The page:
Occupational injuries among emergency medical service providers in the United States

J Occup Environ Med. 2009 Aug;51(8):963-8. doi: 10.1097/JOM.0b013e3181af6b76.


Objective: Occupational injury is a significant problem among emergency medical services (EMS) providers. A national survey was conducted to describe the problem of occupational injury among EMS providers.

Methods: This study examined the most common types of nonfatal injuries and the activities and environments where injury most frequently occurred, including additional variables and paid versus volunteer status.

Results: Occupational injury in the past 12 months was reported by more than 29% of 659 survey respondents, with multiple injuries reported by 64% of those reporting an injury. Paid providers had approximately twice the prevalence of overall injury than volunteer providers, controlling for age and gender. Paid providers were more likely than volunteer providers to experience back injury and physical assault.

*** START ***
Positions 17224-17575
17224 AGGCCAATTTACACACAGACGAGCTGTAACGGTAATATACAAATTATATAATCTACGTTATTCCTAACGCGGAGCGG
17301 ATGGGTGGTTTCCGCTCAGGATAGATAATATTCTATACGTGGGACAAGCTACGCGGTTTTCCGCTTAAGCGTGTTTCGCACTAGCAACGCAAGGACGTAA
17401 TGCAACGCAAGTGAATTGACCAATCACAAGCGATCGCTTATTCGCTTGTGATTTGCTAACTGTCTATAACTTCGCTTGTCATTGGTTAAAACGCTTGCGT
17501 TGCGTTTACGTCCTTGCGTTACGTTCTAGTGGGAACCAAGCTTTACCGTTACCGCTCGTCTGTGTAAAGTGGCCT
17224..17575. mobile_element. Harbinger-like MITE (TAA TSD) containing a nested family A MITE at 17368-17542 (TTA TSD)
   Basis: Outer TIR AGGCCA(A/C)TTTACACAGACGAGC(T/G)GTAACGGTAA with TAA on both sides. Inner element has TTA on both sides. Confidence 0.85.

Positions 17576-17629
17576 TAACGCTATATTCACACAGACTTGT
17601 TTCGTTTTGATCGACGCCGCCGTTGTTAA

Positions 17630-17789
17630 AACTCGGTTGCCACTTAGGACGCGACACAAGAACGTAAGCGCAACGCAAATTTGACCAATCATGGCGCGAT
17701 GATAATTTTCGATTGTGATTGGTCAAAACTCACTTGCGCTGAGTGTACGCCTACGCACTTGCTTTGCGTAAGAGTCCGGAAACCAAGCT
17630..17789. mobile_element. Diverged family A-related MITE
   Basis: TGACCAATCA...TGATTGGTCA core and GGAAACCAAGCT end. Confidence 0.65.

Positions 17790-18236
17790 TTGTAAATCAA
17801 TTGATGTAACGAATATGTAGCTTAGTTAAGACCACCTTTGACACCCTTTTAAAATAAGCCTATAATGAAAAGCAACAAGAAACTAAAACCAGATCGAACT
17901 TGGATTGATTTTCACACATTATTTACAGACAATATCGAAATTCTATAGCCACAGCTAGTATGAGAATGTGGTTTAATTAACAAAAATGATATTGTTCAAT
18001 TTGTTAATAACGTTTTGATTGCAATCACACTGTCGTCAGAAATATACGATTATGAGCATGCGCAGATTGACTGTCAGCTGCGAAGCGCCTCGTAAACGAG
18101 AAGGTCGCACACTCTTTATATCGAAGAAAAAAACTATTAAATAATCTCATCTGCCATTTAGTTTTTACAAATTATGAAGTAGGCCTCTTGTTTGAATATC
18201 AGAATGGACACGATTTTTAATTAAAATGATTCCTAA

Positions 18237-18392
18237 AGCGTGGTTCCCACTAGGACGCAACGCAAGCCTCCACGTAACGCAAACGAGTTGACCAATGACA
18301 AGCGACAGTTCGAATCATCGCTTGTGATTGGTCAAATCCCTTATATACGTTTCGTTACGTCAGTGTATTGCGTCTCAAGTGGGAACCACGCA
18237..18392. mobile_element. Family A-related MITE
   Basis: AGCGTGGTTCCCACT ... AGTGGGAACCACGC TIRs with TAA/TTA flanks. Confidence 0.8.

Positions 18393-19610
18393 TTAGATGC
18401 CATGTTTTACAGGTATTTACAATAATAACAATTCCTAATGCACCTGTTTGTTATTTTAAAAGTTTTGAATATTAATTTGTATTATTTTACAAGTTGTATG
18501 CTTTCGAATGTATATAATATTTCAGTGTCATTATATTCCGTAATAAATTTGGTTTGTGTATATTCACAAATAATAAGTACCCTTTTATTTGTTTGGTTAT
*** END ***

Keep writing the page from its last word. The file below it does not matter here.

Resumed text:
Conclusions: This study clearly identifies important occupational injury problems in EMS, including the need to examine paid and volunteer providers as separate occupational groups.

Publication types

  • Research Support, U.S. Gov't, P.H.S.

MeSH terms

  • Accidents, Occupational / trends*
  • Adolescent
  • Adult
  • Aged
  • Cross-Sectional Studies
  • Emergency Medical Services*
  • Emergency Medical Technicians*
  • Female
  • Humans
  • Male
  • Middle Aged
  • United States / epidemiology
  • Wounds and Injuries / epidemiology*
  • Young Adult